Monday 15 April 2013

Crandolin by Anna Tambour

It is impossible to even begin summing up Anna Tambour's novel 'Crandolin' without sounding a bit crazed. And that's not a bad thing at all. There's something insane about this whole enterprise, but it is an inspired insanity, internally coherent and completely mesmerising.

See, there's this fellow, Nick Kippax. He's looking for piquant flavours. He's been through wine snobbery and the all the usual forbidden fruits of the gourmet. But he's after the grail now, the most legendary and elusive dishes of all time, among them the fabled crandolin. In a musty old tome, he finds a stain on the page that contains the recipe for this dish. He tastes it - and is hurtled into a multiple existence as a red blotch on a variety of entities across time and space. These include an itinerant musician's bladder-pipe, the face of a Soviet railway cook, a nest belonging to a family of cinnamologus birds and a jar of very rare honey.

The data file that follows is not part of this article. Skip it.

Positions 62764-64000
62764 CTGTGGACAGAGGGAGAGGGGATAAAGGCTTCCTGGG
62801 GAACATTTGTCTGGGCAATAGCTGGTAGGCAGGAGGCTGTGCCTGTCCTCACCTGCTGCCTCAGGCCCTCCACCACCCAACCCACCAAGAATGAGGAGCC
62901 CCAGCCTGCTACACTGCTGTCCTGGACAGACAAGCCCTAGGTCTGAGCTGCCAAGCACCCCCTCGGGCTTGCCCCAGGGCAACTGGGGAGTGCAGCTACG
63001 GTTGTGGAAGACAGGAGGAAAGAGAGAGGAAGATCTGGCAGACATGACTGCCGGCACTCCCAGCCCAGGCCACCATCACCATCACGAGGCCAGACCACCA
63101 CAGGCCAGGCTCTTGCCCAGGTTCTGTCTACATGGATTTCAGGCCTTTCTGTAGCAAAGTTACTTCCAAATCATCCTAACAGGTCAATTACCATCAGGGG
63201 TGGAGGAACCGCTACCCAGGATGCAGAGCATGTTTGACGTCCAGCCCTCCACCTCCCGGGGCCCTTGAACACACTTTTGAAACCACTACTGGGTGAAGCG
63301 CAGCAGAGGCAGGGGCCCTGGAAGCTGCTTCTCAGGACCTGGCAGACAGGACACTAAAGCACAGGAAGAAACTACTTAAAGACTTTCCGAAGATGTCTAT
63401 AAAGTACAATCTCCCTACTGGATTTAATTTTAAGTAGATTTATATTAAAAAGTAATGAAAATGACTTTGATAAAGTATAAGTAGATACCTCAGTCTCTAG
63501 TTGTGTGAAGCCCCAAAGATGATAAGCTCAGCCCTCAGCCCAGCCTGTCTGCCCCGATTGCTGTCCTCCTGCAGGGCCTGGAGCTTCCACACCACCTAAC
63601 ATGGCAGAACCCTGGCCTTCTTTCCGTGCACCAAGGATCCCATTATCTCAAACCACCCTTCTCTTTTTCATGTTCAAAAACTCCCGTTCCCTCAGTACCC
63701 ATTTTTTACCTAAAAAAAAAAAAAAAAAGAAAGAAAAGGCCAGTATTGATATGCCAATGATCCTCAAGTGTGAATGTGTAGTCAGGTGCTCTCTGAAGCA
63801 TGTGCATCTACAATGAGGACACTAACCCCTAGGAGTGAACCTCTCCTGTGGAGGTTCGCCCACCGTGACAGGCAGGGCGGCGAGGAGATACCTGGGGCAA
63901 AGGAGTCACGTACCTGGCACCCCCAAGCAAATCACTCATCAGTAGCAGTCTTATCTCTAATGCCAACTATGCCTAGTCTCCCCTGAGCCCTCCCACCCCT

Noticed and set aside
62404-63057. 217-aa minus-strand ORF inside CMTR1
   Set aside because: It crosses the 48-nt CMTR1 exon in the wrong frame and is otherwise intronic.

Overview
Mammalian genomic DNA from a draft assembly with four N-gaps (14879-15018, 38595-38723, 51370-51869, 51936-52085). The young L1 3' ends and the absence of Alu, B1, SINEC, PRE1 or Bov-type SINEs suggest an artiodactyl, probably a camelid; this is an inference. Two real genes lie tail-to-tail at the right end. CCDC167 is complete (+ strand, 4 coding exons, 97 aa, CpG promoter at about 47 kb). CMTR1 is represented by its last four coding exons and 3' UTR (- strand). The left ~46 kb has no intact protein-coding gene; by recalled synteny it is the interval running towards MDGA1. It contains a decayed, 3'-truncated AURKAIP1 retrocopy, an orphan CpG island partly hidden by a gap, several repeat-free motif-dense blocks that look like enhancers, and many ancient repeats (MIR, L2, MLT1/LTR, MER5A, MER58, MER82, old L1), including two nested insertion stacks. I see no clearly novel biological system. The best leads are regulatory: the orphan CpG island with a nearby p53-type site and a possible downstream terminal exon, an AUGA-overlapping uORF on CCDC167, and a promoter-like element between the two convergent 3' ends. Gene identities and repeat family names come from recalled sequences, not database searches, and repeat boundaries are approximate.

Are you with me so far? Good work, you're probably ready to read the book itself, then, and need no further prompting from me.

If a completely bonkers conceit isn't enough, Tambour's novel is peopled with a delightful array of, well, people. There's the hapless Kippax himself, Galina, the railway cook, a matronly woman who is blind to her own manifest charms, the many railway employees who yearn for her, a group of railway-enthusiast tourists including a phlemagtic retired Indian railway man and his recumbent wife, there are wandering princes seeking adventure, wannabe brigands, a honey merchant, a master sweetmaker, a virgin in a tower, the Omniscient narrator, the eternal Muse and more. Enough characters to populate a medium-sized and very weird province, maybe even a smallish peninsula.There are even people who aren't people: a donkey whose affections are not to be trifled with, and the crandolin him/herself.

Oh, themes? You want themes? How about the nature of love, the source of inspiration and the quandary of authorship? The diversity of food, the inner glory of donkeys and the elusiveness of truth. This book has enough themes for a bumper-sized Cliff's Notes and then some to spare.

Most of all, this book is completely original. And how many times do you find a book like that? I read a few hundred of the blasted things a year, and even I only encounter one or two really, really unique books on a good year. If I don't read another book as original, whimsical, witty and wondrous as this all year, it will still have been a very good year. Heck, a very good decade.

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